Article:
|Home Sales Up, but Affordable Homes Still in Short Supply
Photo: © Deyan Georgiev - AdobeStock
After dropping slightly in June, existing-home sales climbed in July to 5.42 million, as reported by the National Association of Realtors (NAR). Every region of the country—with the exception of the Northeast—experienced sales gains. According to Lawrence Yun, chief economist for NAR, "Falling mortgage rates are improving housing affordability and nudging buyers into the market."
Yet the gains in existing-home sales might have been even more impressive had it not been for the housing market's continuing inventory woes. Total inventory fell at the end of July to 1.89 million existing-homes available for sale, down from 1.92 million both a month ago and a year ago. At the current sales pace, housing inventory will last only 4.2 months; there was a 4.4-month supply and a 4.3-month supply a month ago and a year ago, respectively. Of all the homes sold in July, 51% were on the market for less than a month. The average time a home spent on the market was 29 days, up from 27 days in both June and July 2018. According to Yun, an increase in new home construction is necessary to improve the housing stock. "Some new apartments could be converted into condominiums, thereby helping with the supply, especially in light of new federal rules permitting a wider use of Federal Housing Administration (FHA) mortgages to buy condo properties."
High Price Impact
The lack of inventory, especially on the lower end of the market, is leading to higher home prices. For the past 89 months in a row, home prices have increased. July's median existing-home price climbed 4.3% from June. Unfortunately, one group in particular is being impacted by the supply shortage and resulting price increases on affordable homes: first-time buyers often purchase homes priced at the lower end of the market, but this group accounted for only 32% of all home purchases in July, down from 35% in June and unchanged from July 2018. According to NAR's 2018 Profile of Home Buyers and Sellers, first-time buyers represented only 33% of the home buying public in 2018.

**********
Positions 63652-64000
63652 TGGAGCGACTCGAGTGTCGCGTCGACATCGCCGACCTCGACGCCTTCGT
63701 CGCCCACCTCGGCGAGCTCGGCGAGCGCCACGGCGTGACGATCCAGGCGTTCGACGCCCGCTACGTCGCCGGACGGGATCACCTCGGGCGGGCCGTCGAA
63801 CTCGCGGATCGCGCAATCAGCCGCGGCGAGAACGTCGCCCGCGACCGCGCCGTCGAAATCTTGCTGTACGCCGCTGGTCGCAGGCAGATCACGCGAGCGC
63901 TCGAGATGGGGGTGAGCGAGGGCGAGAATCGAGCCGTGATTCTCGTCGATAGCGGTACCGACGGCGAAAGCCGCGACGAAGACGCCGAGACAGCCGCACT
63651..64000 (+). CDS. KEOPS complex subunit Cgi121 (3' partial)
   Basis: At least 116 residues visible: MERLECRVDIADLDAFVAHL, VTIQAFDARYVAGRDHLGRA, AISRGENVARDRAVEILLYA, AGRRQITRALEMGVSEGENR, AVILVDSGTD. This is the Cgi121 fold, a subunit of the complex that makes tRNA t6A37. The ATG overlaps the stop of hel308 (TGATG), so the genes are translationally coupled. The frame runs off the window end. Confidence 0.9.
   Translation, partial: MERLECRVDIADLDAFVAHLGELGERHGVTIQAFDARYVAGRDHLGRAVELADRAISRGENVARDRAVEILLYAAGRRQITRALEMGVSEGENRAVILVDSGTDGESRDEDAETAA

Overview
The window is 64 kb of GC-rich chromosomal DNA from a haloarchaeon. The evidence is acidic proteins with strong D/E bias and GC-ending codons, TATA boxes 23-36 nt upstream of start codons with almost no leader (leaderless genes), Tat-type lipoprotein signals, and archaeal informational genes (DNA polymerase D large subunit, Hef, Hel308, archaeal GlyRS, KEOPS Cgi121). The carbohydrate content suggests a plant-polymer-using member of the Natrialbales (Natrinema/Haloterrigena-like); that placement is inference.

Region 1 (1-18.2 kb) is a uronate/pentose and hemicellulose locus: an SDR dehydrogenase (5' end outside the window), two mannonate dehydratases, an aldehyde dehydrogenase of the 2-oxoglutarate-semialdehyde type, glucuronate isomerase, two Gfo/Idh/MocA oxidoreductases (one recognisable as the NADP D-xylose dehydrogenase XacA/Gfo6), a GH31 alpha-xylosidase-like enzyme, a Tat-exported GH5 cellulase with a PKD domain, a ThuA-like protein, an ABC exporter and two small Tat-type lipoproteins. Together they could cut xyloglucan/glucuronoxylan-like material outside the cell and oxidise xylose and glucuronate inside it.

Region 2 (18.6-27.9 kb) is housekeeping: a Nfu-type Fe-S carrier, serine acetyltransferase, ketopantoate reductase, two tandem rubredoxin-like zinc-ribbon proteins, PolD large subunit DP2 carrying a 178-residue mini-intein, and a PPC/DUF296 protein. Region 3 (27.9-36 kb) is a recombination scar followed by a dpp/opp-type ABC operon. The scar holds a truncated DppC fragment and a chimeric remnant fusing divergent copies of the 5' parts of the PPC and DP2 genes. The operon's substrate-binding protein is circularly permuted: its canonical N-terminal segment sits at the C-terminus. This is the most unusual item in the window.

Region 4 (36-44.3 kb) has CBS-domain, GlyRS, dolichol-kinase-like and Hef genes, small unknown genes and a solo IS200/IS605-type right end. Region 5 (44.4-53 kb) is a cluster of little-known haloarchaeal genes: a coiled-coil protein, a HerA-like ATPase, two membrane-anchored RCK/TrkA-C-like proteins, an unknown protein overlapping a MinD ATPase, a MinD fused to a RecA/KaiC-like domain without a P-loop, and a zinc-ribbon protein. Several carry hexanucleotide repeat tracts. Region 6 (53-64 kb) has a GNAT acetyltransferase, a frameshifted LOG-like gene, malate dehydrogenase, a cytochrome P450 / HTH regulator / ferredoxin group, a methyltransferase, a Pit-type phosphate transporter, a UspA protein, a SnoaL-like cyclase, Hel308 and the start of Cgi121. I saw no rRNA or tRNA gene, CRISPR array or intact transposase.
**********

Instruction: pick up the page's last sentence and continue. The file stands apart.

Confident in the Economy?
Consumer confidence is important to home buyers. According to Yun, "Home buying is a serious long-term decision, and current low, or even lower, future mortgage rates may not, in themselves, meaningfully boost sales unless accompanied by improved consumer confidence." Home buyers will be looking to the nation's economic outlook when deciding to purchase a home in the next few years.
Northeast - Existing-home sales annual rate of 660,000; a decrease of 2.9% from June 2019 and 4.3% from July 2018. Median home prices decreased 1% from July 2018.
Midwest - Existing-home sales annual rate of 1.27 million; an increase of 1.6% from June 2019 and 0.8% from July 2018. Median home prices increased 8.1% from July 2018.
South - Existing-home sales annual rate of 2.31 million; an increase of 1.8% from June 2019 and 2.7% from July 2018. Median home prices increased 5.2% from July 2018.
West - Existing-home sales annual rate of 1.18 million; an increase of 8.3% from June 2019 and a decrease of 0.8% from July 2018. Median home price increased 3.7% from July 2018.